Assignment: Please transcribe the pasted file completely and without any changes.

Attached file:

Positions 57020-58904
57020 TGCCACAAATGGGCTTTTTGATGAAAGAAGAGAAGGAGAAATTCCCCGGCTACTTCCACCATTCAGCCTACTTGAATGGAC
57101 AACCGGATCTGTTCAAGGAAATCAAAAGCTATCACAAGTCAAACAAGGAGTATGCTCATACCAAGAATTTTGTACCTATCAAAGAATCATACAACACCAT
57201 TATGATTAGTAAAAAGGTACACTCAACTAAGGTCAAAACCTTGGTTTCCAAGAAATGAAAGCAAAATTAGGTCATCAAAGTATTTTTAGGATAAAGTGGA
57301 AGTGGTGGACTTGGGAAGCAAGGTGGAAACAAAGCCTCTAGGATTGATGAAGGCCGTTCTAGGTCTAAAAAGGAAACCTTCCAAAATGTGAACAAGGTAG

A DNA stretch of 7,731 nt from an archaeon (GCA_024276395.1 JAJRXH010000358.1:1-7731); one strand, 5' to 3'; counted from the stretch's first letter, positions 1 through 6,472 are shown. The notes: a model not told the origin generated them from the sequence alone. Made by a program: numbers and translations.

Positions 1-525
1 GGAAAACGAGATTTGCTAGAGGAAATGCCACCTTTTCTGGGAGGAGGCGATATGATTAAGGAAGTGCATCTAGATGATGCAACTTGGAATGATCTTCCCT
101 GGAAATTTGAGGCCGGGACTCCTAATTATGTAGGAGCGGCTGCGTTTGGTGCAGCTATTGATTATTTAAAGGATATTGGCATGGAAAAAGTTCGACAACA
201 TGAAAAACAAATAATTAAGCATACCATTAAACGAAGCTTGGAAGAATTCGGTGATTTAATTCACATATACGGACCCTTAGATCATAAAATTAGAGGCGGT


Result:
Positions 57020-58904
57020 TGCCACAAATGGGCTTTTTGATGAAAGAAGAGAAGGAGAAATTCCCCGGCTACTTCCACCATTCAGCCTACTTGAATGGAC
57101 AACCGGATCTGTTCAAGGAAATCAAAAGCTATCACAAGTCAAACAAGGAGTATGCTCATACCAAGAATTTTGTACCTATCAAAGAATCATACAACACCAT
57201 TATGATTAGTAAAAAGGTACACTCAACTAAGGTCAAAACCTTGGTTTCCAAGAAATGAAAGCAAAATTAGGTCATCAAAGTATTTTTAGGATAAAGTGGA
57301 AGTGGTGGACTTGGGAAGCAAGGTGGAAACAAAGCCTCTAGGATTGATGAAGGCCGTTCTAGGTCTAAAAAGGAAACCTTCCAAAATGTGAACAAGGTAG

A DNA stretch of 7,731 nt from an archaeon (GCA_024276395.1 JAJRXH010000358.1:1-7731); one strand, 5' to 3'; counted from the stretch's first letter, positions 1 through 6,472 are shown. The notes: a model not told the origin generated them from the sequence alone. Made by a program: numbers and translations.

Positions 1-525
1 GGAAAACGAGATTTGCTAGAGGAAATGCCACCTTTTCTGGGAGGAGGCGATATGATTAAGGAAGTGCATCTAGATGATGCAACTTGGAATGATCTTCCCT
101 GGAAATTTGAGGCCGGGACTCCTAATTATGTAGGAGCGGCTGCGTTTGGTGCAGCTATTGATTATTTAAAGGATATTGGCATGGAAAAAGTTCGACAACA
201 TGAAAAACAAATAATTAAGCATACCATTAAACGAAGCTTGGAAGAATTCGGTGATTTAATTCACATATACGGACCCTTAGATCATAAAATTAGAGGCGGT